Canada's First Nations vow to continue pipeline push
The fate of the Eagle Spirit Energy Corridor will either be decided in the courts or by the October general election
Canada's indigenous communities are pushing ahead with a second oil export pipeline despite the Trudeau government in late June passing a law that effectively bans crude oil exports from ports in northern British Columbia (BC). The communities' involvement in constructing infrastructure that could unlock Albertan production has resulted in an increasingly ugly spat, pitching environmentalists against advocates of indigenous rights.
The Eagle Spirit Energy Corridor (Esec) project—backed by 35 First Nations—envisions an energy corridor of oil and gas pipelines running East to West from northern Alberta to the Prince Rupert area on the northern coast of British Columbia. The project would ultimately have two 48-inch oil pipelines, each transporting 2mn bl/d of partially upgraded crude, and two large-diameter natural gas pipelines shipping 5bn ft³/d (141.5mn m³/d) each. The first phase of the project would be a crude oil pipeline at an estimated cost of C$12bn ($9.1bn), with the next three phases each expected to cost 30-40pc less. Once complete, the corridor could ship far greater volumes of western Canadian crude oil than the Trans Mountain pipeline, which will be undergoing a major capacity expansion.
However, after a transitional period Bill C-48 will prevent oil tankers entering ports at the endpoint of the proposed pipeline. The government justifies the federal ban with fears about degradation to a fragile ecosystem. Sceptics see it as a strategy by Trudeau to burnish his environmental credentials—damaged by the decision to expand the capacity of Trans Mountain—ahead of the October general election.
It is not hard to see why the First Nations are continuing their fight, given the potential financial rewards and political support from the opposition. Earlier this year, the indigenous communities received significant media attention when they asked to buy part, or all, of the Trans Mountain crude pipeline from the Canadian government once (or possibly even before) its capacity expansion is complete.
The Esec Chiefs' Council in July sent a letter to the National Energy Board (Neb) asking for guidance on how to proceed with its submission of a project description, an early step in the regulatory process that may be concluded later this year.
"We are saying to the prime minister on Bill C-48 that it is a ridiculous law that is aimed at ensuring that First Nations remain in poverty," says Esec chairman Calvin Helin, noting that federal, provincial and territorial governments have a "duty to consult" before passing laws or approving projects that negatively impact indigenous communities.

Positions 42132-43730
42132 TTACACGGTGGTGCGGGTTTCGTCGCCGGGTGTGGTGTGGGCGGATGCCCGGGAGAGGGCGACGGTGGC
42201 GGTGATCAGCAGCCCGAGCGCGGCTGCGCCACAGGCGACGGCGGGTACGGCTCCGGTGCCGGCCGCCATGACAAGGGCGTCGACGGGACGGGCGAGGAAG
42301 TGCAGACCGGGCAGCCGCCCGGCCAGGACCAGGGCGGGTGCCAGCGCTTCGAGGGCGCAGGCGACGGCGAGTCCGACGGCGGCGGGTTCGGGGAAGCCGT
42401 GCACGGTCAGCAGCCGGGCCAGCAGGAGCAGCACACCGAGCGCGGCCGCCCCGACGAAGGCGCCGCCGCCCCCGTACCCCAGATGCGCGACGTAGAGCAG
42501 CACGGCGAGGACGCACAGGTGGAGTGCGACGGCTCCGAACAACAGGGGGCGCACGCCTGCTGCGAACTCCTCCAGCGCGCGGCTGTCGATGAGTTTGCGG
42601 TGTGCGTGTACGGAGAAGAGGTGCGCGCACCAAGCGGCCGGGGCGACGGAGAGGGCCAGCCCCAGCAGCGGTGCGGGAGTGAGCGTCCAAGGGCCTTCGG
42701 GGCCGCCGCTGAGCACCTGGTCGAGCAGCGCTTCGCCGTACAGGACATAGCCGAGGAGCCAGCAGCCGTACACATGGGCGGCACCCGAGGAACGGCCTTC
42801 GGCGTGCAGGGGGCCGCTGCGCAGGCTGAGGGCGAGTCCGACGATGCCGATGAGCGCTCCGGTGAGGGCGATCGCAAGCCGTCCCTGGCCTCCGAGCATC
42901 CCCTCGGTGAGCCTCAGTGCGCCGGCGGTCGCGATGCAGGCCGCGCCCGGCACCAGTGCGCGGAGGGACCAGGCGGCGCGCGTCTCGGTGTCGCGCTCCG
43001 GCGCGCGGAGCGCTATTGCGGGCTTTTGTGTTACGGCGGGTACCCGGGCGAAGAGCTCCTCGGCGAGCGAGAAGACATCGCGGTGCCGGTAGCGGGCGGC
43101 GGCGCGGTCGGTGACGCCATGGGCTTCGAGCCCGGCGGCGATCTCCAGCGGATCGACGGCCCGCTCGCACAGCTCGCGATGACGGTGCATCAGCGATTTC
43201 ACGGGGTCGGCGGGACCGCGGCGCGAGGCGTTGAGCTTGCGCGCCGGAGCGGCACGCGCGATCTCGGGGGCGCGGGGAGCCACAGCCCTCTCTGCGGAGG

C$12bn — estimated cost of first stage
He add that if the Eagle Spirit project does not obtain an exemption to the northern BC crude tanker ban, the Chiefs' Council will attempt to redirect the two crude pipelines to an Alaskan port.
The energy corridor concept has the support of five provincial and territorial premiers as well as Conservative federal opposition leader Andrew Scheer. Speaking at a July investment forum, Alberta's Conservative energy minister Sonya Savage warned that the province is planning to launch constitutional challenges against Bill C-48 as well as Bill C-69, which overhauls the environmental review process. She said that the Eagle Spirit project should strengthen the legal case against the northern BC tanker ban.
"I have no idea how the federal government believes they can enforce a tanker ban on indigenous people when they failed to consult with them about the impact the tanker ban would have on their economic future," Savage said. "There is going to be a constitutional challenge, and if that constitutional challenge involves a group of…indigenous people who want to create prosperity, all the better."
If another Liberal-led government is elected, whether a majority or minority administration, the Chiefs' Council will consider a legal challenge to the ban, especially if the new government fails to grant Esec an exemption. But an exemption would prove unnecessary if a Conservative-led government returned in October. A Scheer premiership would be likely to swiftly throw out the crude tanker ban—and probably gut the Trudeau government's natural resource regulatory reform not long thereafter.